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FDA Approves Praluent for Children with Genetic Form of High Cholesterol


The additional indication is for chhildren as young as 8 years of age with heterozygous familial hypercholesterolemia.

The FDA has approved Regeneron’s Praluent (alirocumab) to treat children with a genetic form of high cholesterol. This approval extends Praluent’s indication to treat children age 8 years and older with heterozygous familial hypercholesterolemia (HeFH).

Familial hypercholesterolemia (FH) is an inherited condition caused by mutations in one of several genes that control how the body processes cholesterol. Familial hypercholesterolemia can come in two forms: HeFH, which develops when one mutated gene is inherited from one parent; and homozygous familial hypercholesterolemia (HoFH), which develops when a mutated gene is inherited from both parents. Praluent is approved to treat both children and adults with HeFH and adults with HoFH.

Developed by Regeneron and Sanofi, Praluent inhibits the binding of PCSK9 to the LDL receptor and thereby increases the number of available low-density lipoprotein (LDL) receptors on the surface of liver cells to clear LDL and lower LDL cholesterol levels in the blood.

The wholesale acquisition cost of Praluent is $506.48 for two single-dose pens. Commercially insured patients may pay as little as a $50 copay each month up to $3,500 annually. Uninsured patients or insured patients with no pharmacy coverage may be eligible to receive Praluent at no cost through a Patient Assistance Program.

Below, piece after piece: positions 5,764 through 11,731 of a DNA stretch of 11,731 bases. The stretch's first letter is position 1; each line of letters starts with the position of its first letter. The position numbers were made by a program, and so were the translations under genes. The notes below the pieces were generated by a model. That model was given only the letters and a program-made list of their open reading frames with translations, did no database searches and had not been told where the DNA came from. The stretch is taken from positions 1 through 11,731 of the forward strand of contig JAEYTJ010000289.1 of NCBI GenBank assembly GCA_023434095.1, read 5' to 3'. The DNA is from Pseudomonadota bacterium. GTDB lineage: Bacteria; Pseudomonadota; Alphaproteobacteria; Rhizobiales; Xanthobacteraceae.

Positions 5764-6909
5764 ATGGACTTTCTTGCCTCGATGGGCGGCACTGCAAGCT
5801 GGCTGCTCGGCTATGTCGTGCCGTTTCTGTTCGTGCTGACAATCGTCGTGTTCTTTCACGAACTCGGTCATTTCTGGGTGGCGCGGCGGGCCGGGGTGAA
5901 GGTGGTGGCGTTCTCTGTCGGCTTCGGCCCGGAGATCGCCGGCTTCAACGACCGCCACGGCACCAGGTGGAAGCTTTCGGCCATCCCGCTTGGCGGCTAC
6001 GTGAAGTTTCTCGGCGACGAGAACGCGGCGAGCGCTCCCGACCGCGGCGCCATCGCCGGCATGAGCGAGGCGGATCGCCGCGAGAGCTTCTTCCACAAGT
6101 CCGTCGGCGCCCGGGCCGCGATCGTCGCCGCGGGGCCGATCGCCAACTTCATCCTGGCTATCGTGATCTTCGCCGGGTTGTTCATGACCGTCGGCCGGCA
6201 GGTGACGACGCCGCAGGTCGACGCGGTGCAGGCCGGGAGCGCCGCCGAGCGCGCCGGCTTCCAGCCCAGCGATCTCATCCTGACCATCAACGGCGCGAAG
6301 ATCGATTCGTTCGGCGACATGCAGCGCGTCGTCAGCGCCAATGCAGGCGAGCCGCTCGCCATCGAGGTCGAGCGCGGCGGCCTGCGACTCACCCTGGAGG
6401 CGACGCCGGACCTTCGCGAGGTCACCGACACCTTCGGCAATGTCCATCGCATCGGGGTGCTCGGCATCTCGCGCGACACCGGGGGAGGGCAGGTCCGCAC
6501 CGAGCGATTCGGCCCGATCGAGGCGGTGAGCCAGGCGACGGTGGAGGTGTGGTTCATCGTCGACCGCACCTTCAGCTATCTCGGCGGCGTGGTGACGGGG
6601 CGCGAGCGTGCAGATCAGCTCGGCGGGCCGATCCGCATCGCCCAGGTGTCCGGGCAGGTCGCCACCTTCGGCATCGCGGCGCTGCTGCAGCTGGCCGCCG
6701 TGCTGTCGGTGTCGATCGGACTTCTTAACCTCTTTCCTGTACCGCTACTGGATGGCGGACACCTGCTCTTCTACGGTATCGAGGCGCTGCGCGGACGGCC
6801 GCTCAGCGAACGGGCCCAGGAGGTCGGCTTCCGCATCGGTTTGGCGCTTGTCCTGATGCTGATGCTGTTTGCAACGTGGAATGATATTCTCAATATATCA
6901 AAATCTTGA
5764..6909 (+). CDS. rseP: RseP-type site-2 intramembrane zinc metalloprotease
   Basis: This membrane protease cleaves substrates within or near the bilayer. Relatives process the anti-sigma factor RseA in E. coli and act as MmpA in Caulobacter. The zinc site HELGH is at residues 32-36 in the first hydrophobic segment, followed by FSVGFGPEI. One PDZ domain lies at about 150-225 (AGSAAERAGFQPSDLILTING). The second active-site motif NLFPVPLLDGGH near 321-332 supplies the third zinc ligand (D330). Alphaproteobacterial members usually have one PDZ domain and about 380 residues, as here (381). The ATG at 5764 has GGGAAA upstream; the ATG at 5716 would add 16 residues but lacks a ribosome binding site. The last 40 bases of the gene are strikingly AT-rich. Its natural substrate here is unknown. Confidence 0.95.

Mary P. McGowan, M.D.

Mary P. McGowan, M.D.

“Many children with heterozygous familial hypercholesterolemia (HeFH) are able to substantially improve their LDL-C (bad cholesterol) with currently available therapies. But for those children whose LDL-C remains dangerously high, this approval is an important milestone as it gives these children and their families an additional option to help reduce and manage their LDL-C levels much earlier in their lives,” Mary P. McGowan, M.D., chief medical officer of the Family Heart Foundation, said in a press release.

The approval is based on a phase 3 trial that enrolled patients aged 8 to 17 with HeFH, who had LDL-C levels of 130mg/dL or greater and were already being treated with lipid-lowering medications. In the trial, 101 patients were treated with Praluent and 52 patients were given placebo every two or four weeks in. Patients who received Praluent every four weeks had 31% lower LDL-C than placebo at 24 weeks. Improvements in additional key lipid parameters were also observed.

No new adverse reactions were identified in this trial. Across Praluent trials in patients with primary hyperlipidemia, the most common adverse reactions have been injection site reactions, and influenza and diarrhea.

Results from the trial were recently published in the Journal of the American Medical Association Pediatrics.

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